Halloween (1978) Review
Written by: Moviemaven
What is it about masked killers that walk around really slow? Halloween is the film that began the craving for watching defenseless teenagers get the ax. It broke onto the scene (or screen) in 1978 and has never looked back. It is the quintessential Halloween film. No horror fan should claim to be so without having viewed this classic.
The amount of on-screen gore is light compared to today's standards, but Carpenter's homegrown score keeps the adrenaline flowing and the shiver factor set to high. Viewers had no clue they were watching what would one day end up being such a huge part of film history; the day that an unknown director and some unknown actors changed the face of horror films forever.
Michael Myers was just a wee lad when he slaughtered his sister in cold blood. Even then he wore a mask. After that incident, he spent the next fifteen years of his life in a mental institution where his doctor hoped he would stay. But madness makes its way home to Haddonfield on Halloween. Laurie Strode and friends have plans to spend the night babysitting and getting it on. Well, Laurie won't be getting it on. She is the heroine after all. And everyone knows you have to be good to survive. They have no idea that death awaits them at the hand of the killer in the William Shatner mask. Meanwhile, Michael is stalking the streets waiting for his chance...which he gets to our satisfaction.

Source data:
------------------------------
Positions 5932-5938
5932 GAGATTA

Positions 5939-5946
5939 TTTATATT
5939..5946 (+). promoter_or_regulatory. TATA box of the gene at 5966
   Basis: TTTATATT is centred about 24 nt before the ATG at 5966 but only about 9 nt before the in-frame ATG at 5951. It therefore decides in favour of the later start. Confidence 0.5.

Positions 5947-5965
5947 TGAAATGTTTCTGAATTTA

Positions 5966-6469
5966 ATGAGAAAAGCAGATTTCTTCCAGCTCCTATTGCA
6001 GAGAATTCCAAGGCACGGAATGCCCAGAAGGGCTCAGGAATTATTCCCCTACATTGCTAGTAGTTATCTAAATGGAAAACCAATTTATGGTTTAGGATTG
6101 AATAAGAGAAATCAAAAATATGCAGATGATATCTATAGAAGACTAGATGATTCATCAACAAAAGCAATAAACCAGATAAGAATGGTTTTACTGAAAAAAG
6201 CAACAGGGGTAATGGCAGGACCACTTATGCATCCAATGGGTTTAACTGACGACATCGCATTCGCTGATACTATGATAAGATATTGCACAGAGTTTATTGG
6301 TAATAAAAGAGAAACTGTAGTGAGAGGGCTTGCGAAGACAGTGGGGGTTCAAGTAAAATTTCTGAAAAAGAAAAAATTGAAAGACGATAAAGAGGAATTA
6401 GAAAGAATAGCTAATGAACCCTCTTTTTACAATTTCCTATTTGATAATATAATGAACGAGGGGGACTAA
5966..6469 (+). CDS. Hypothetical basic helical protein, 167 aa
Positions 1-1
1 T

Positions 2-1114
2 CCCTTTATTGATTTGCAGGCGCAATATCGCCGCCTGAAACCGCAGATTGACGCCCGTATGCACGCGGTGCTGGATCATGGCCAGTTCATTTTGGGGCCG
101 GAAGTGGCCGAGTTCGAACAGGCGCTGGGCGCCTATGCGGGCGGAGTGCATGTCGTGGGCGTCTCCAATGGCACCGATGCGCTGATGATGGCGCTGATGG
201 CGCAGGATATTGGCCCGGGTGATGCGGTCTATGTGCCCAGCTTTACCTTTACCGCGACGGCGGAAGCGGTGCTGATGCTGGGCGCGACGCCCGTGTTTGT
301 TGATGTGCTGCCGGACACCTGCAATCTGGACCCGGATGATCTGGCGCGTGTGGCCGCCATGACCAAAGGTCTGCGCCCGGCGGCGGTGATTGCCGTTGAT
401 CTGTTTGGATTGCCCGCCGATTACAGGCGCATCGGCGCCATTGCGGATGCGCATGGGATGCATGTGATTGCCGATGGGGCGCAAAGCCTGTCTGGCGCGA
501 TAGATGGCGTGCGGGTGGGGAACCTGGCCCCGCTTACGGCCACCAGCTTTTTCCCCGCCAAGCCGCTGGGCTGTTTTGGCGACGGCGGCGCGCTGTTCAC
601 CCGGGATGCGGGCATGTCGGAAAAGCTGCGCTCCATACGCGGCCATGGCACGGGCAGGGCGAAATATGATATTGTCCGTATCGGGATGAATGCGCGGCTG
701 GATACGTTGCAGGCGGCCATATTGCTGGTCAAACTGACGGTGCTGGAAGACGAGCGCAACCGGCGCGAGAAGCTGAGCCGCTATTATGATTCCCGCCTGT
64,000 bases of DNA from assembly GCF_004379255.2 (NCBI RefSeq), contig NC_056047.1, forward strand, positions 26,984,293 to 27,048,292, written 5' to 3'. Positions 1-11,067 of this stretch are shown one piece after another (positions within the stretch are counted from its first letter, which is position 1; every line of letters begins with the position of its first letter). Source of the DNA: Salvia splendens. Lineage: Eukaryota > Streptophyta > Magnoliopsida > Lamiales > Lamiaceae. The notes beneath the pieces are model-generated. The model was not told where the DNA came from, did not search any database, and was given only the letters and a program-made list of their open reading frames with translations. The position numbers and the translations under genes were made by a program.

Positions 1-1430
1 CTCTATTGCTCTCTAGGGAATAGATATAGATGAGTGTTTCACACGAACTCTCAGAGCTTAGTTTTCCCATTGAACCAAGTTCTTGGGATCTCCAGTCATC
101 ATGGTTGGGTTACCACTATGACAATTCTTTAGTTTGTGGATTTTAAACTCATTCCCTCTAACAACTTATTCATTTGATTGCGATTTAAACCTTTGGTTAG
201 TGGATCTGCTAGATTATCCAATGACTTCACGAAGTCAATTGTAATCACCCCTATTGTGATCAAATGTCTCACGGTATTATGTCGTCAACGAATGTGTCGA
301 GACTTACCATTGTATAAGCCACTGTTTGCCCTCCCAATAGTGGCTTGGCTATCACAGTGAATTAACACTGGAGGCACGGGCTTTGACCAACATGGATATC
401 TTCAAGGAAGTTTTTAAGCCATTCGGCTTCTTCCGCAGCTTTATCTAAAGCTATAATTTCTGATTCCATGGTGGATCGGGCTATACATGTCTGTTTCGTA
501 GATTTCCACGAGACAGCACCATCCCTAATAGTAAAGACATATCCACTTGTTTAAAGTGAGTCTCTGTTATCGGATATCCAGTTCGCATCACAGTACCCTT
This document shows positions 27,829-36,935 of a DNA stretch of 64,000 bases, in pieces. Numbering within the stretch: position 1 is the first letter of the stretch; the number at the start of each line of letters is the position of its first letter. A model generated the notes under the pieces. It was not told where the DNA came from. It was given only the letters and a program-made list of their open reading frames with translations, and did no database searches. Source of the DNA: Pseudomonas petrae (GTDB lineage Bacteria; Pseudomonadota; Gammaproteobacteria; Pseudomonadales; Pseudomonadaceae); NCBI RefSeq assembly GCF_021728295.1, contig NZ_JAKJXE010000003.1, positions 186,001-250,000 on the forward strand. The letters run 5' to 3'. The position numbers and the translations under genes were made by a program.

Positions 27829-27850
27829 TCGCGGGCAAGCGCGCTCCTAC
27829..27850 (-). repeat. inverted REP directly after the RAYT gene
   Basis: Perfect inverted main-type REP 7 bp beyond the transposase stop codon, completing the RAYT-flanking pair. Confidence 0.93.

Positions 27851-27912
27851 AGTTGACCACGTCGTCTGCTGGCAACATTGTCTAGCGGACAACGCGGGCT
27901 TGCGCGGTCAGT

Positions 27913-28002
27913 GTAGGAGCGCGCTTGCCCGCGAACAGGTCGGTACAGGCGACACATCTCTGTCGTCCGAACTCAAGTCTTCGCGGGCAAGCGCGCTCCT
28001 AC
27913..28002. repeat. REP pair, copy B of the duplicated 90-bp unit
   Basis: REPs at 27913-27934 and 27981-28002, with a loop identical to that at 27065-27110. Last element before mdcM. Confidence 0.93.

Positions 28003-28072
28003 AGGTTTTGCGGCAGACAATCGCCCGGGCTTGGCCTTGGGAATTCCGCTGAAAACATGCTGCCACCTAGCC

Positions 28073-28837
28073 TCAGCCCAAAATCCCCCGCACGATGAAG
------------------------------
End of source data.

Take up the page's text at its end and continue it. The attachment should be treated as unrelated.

Until Carpenter's not-yet staple of horror fan collections hit the big screen, we had not been privy to such a scene as this. Who knew that watching a butcher-knife wielding, mask wearing, slow-walking madman could be so much fun?
Who knew that the careers of both John Carpenter and Jaime Lee Curtis would take off like they did?
And who knew that Carpenter's simple yet memorable theme would find its way to being my ringtone? Okay, so no one COULD have known that, and most of you don't care. I am telling you that part to make a point. It's like I have said so many times before. It's not about how much you spend to make a film or how many CGI shots you have (the less the better as far as I'm concerned...unless it LOTR). It's about simplicity. Keep it simple and it can be great.
Or in the case of Halloween, it can be simply great.